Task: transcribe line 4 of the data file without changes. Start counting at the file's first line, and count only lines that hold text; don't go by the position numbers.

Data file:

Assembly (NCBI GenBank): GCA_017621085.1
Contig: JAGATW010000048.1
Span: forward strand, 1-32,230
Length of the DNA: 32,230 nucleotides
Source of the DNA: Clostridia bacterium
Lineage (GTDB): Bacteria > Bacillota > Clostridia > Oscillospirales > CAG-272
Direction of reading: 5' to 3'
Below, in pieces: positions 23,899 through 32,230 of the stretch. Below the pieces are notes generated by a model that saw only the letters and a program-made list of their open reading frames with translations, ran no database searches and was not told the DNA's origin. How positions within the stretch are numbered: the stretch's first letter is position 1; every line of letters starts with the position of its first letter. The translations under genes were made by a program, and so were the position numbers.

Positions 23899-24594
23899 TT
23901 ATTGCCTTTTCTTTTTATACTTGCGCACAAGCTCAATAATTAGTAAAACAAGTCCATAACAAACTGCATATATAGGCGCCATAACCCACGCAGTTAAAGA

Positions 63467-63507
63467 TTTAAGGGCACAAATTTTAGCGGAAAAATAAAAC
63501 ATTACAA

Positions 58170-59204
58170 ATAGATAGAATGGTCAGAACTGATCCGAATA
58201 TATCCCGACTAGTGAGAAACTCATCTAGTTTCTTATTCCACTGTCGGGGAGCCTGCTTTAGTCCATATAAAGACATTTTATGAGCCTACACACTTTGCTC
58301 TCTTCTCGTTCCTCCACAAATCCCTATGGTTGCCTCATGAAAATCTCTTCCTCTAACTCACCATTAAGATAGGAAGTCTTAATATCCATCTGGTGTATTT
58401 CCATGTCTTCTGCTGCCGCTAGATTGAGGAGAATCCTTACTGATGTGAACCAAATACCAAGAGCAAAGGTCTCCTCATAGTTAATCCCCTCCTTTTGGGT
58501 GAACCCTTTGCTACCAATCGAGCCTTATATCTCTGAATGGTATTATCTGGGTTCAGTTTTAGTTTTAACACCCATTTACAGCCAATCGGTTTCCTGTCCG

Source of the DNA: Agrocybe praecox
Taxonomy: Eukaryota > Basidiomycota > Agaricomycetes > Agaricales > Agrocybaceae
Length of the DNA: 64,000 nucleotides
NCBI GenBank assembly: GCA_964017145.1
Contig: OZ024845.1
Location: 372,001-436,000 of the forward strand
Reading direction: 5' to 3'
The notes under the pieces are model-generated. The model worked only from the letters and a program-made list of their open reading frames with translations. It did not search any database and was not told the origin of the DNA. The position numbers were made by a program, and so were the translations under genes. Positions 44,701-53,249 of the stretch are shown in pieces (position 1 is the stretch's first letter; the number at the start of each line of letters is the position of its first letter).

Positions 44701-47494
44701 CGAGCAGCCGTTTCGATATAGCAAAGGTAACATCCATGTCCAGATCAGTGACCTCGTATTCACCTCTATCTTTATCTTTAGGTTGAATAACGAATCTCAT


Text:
Length of the DNA: 32,230 nucleotides